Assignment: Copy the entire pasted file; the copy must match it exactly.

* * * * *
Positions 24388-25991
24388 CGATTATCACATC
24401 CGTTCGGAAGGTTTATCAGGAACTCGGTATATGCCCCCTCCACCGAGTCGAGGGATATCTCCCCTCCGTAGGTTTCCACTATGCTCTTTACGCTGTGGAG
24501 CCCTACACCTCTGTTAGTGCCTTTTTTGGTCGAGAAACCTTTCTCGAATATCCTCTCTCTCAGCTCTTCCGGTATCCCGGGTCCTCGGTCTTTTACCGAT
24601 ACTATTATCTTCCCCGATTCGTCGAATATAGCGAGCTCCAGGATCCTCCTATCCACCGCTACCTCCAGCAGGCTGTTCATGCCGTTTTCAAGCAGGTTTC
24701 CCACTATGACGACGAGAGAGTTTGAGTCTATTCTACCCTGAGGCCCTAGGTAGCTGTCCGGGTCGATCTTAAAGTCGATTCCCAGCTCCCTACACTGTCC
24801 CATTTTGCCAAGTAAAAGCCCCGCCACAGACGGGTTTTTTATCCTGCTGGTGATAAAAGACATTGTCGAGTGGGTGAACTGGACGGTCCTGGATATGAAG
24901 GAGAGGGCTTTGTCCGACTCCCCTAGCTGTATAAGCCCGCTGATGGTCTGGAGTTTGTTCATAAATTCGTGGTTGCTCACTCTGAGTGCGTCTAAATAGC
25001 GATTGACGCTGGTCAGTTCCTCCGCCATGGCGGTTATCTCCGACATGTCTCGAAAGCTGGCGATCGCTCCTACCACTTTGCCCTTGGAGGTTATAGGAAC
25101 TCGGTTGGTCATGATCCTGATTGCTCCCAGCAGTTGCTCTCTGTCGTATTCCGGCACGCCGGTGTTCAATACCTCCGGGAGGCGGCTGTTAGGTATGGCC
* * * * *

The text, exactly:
Positions 24388-25991
24388 CGATTATCACATC
24401 CGTTCGGAAGGTTTATCAGGAACTCGGTATATGCCCCCTCCACCGAGTCGAGGGATATCTCCCCTCCGTAGGTTTCCACTATGCTCTTTACGCTGTGGAG
24501 CCCTACACCTCTGTTAGTGCCTTTTTTGGTCGAGAAACCTTTCTCGAATATCCTCTCTCTCAGCTCTTCCGGTATCCCGGGTCCTCGGTCTTTTACCGAT
24601 ACTATTATCTTCCCCGATTCGTCGAATATAGCGAGCTCCAGGATCCTCCTATCCACCGCTACCTCCAGCAGGCTGTTCATGCCGTTTTCAAGCAGGTTTC
24701 CCACTATGACGACGAGAGAGTTTGAGTCTATTCTACCCTGAGGCCCTAGGTAGCTGTCCGGGTCGATCTTAAAGTCGATTCCCAGCTCCCTACACTGTCC
24801 CATTTTGCCAAGTAAAAGCCCCGCCACAGACGGGTTTTTTATCCTGCTGGTGATAAAAGACATTGTCGAGTGGGTGAACTGGACGGTCCTGGATATGAAG
24901 GAGAGGGCTTTGTCCGACTCCCCTAGCTGTATAAGCCCGCTGATGGTCTGGAGTTTGTTCATAAATTCGTGGTTGCTCACTCTGAGTGCGTCTAAATAGC
25001 GATTGACGCTGGTCAGTTCCTCCGCCATGGCGGTTATCTCCGACATGTCTCGAAAGCTGGCGATCGCTCCTACCACTTTGCCCTTGGAGGTTATAGGAAC
25101 TCGGTTGGTCATGATCCTGATTGCTCCCAGCAGTTGCTCTCTGTCGTATTCCGGCACGCCGGTGTTCAATACCTCCGGGAGGCGGCTGTTAGGTATGGCC